It is easier to discuss transference first as this can be readily measured, experimented, and understood from the huge edifice of knowledge available in the fields of electromagnetism and electrical and electronic engineering. In very short summary, transference refers to the electrical phenomenon that results from the linear inter-action of the electric and magnetic fields of induction, at best, spatially out of phase and temporally in phase, but overall an incoherent phenomenon.

This inter-action between these two fields is linear and whose results are understood very well by employing Maxwell’s four primary equations as synthesised by Heaviside[1]. In turn this yields the telegrapher’s equation, the resolution of two linear differential equations, which can be used to very well model, simulate, and measure the electrical properties of a circuit network, and has been very well discussed and explored by Dollard[2,3] and later EF[4] in the form of the Heaviside equation:

(1)   \begin{equation*} ZY = h(RG + XB) + j(XG - RB) \end{equation*}

In other words, electrical energy is transferred in a linear fashion (propagates) from one point to another in a well-defined time, and with well-defined characteristics, which result from the inter-action of the electric and magnetic fields of induction with the surrounding medium, materials, and boundary conditions. Transference is the common mechanism which yields the known and observed electromagnetic and electrical circuit properties, irrespective of the model by which the transference is accounted for, whether it be classical mechanics and electromagnetism, quantum electrodynamics, or other modern physical theory.

Transference will always result in discharge, dissipation, and ultimately loss of the available electrical energy to the surrounding and intervening medium (of which the circuit also belongs). Transference is the most basic mechanism by which electrical energy can be transferred from source to load in meeting the designed and prescribed purpose and “need” of the circuit. It is an incoherent mechanism, which always results in loss and at best a temporary rejuvenation of the system, and yet is currently our most “advanced” mechanism by which we can utilise electrical energy to do our work. Transference can be entirely measured via voltage and currents distributed over n different frequencies with n different phase relationships, and hence is entirely measurable with electrical and electronic equipment of all varieties.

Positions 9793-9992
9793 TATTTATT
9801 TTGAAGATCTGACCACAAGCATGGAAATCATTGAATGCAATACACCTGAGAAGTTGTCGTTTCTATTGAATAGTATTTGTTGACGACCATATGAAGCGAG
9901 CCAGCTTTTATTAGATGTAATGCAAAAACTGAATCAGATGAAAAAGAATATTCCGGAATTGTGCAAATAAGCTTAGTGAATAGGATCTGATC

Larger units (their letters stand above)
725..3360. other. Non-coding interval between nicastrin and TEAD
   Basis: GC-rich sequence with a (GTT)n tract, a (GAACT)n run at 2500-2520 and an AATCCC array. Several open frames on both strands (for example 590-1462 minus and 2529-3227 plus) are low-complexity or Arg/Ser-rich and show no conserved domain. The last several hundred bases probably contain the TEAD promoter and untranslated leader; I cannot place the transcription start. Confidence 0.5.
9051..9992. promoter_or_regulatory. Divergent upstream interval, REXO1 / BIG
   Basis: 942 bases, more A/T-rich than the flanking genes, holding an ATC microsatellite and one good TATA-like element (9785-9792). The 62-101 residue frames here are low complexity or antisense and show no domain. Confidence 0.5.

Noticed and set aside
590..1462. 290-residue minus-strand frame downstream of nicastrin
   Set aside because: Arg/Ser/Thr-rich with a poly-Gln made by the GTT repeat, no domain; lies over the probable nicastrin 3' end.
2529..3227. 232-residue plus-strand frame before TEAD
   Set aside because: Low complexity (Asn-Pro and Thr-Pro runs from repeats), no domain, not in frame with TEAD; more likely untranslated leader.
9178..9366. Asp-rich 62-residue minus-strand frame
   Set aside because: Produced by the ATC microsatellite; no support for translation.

In contrast, displacement is a very different mechanism to transference, and results from the coherent inter-action between the electric and magnetic fields of induction where they are in phase both spatially and temporally, a condition that is never possible with transference and not normally observed within electrical circuit measurements. Accordingly displacement is a phenomenon where the electric and magnetic fields of induction cannot be distinguished from the other electrically, they are essentially undifferentiated, both are acting in the system and acting together as one induced field. This yields the very important property that the extent of the action does not vary with distance (space) and hence between source and load is a displacement of electric power rather than a transfer of electric power. When power is displaced that available at the source is also available at the load and at any point within the circuit connecting them. Displacement also leads to regeneration of the electrical system when source and load are correctly connected and the purpose or “need” of the circuit is established and maintained in a state of dynamic equilibrium.

Because the electric and magnetic fields of induction are spatially in-phase or coherent, measurement via voltages and currents does not appear easily possible, putting the phenomenon and displacement events outside the range of common electrical measurement equipment. What does appear to be observable is the impact that displacement has on form within a circuit, which includes:

1. Compression of oil in a tube.

2. Light from a bulb without radiated heat.

2. Attractive and repulsive forces on conductive materials.

3. Orthogonal streamers within an electric discharge.

4. Charging of capacitors and loads from “radiated” energy.

5. Charging of capacitors and regenerative properties in non-linear electrical systems.

6. Distribution of electric power without loss between multiple loads and a source.

7. Regeneration of otherwise expended electrical storage systems.

8. Telluric distribution of electric power without loss.

9. Telluric generation of electric power.

10. Generation of additional energy within a system.